As more HFTs enter the market, speed and latency are like an arms race with participants taxing capacity. Just recently it was reported that one HFT purposely placed 5,000 bids per second in an attempt to jam and slow down the NYSE’s quote system. This jamming technique gave the culprit another trading advantage in picking off high bids and low offers. Is this type of technological casino gaming good for the system in the name of “liquidity?” Does this leave a positive impression with investors? Given the “flash crash” as one of the main reasons for the waning interest of individual investors in the stock market, the answer is no.

In order for the market to return to its true function of capital raising and away from a select few computer warriors, lawmakers and regulators should consider the following changes:

1) Subject HFTs to the same regulatory scrutiny as anyone making a two sided market. Scrutinize their books, capital and technology and be satisfied that they are not purposely or accidentally placing our system at risk.

2) Exchanges should alter their profit model by charging all market participants on a message traffic basis, not bandwidth, as at least 95 percent of all messages going into the NYSE are cancels or cancel/replaces of orders that will never be executed. This will eliminate frivolous posting of orders which go unexecuted and only attempt to sniff out real orders to enable technological front-running. Nobody will send 5,000 messages per second down to any exchange in an attempt to derail a competitor if it costs them real money.

3) Change the take and pay model for buyers and sellers. Each party pays 5 cents per hundred shares traded to the exchange as a fee. Anyone who cancels a bid or offer before there is a trade pays 5 cents per hundred. Registered market makers pay zero, unless they cancel a quote before a trade takes place.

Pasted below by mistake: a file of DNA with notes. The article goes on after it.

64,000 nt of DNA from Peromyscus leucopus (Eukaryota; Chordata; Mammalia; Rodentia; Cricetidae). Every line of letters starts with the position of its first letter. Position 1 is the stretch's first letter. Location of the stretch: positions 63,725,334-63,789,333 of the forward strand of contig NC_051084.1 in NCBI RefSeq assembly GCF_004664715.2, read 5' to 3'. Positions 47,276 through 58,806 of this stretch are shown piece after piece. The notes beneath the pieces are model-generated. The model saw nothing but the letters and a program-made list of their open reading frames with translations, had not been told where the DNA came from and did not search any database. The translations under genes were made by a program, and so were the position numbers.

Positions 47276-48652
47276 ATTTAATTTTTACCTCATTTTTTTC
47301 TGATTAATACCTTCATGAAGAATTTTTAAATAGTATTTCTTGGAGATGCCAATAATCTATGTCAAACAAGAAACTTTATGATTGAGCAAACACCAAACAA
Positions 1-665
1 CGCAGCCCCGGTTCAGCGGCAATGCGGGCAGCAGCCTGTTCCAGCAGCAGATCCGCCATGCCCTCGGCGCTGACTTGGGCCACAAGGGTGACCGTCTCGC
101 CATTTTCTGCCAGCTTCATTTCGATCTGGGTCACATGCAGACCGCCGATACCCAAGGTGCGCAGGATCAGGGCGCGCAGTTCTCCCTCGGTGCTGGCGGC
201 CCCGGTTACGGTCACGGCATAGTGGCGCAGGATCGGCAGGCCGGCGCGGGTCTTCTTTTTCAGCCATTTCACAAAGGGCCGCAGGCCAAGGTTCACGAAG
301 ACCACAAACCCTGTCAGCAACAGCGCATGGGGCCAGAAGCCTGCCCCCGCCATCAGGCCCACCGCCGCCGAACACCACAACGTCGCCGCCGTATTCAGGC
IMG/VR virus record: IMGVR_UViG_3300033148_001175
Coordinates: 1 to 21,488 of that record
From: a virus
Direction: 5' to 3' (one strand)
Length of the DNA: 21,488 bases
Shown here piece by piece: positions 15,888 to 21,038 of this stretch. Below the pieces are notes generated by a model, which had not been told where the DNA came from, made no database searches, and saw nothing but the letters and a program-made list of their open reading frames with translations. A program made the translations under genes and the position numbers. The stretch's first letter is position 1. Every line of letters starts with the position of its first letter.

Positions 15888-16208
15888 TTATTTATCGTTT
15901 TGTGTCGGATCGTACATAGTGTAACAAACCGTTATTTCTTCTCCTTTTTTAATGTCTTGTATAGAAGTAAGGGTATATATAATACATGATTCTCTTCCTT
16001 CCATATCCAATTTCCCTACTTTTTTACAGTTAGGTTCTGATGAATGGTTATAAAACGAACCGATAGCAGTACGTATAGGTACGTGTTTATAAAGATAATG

4) Move to a Central Limit Order Book. The book must be protected up and down at all prices. Only price and time get priority when trading. Solid bids and offers will get priority, not phony ones that are cancelled in microseconds. Price and time priority has worked for over two hundred years, why are we trying to destroy it?

5) Examine and consider raising the net capital requirements for clearing agents servicing HFTs. Currently these firms allow many HFTs to use more leverage than most investors. Should HFT-originated trades not clear and the system go awry, these firms could go bankrupt in seconds and set off yet another dangerous chain reaction. If HFTs register as a market–maker, they benefit from the same margin requirements as other market makers, but absent those market maker duties. HFT’s should post the same margin as any other public market participants – 50 percent.

Washington and our legislators must act quickly before the next canary dies in the coal mine.

Gene Noser is the co-founder of New York-based agency brokerage Abel/Noser Corp. that has provided institutional trade execution and trade cost analysis since 1975.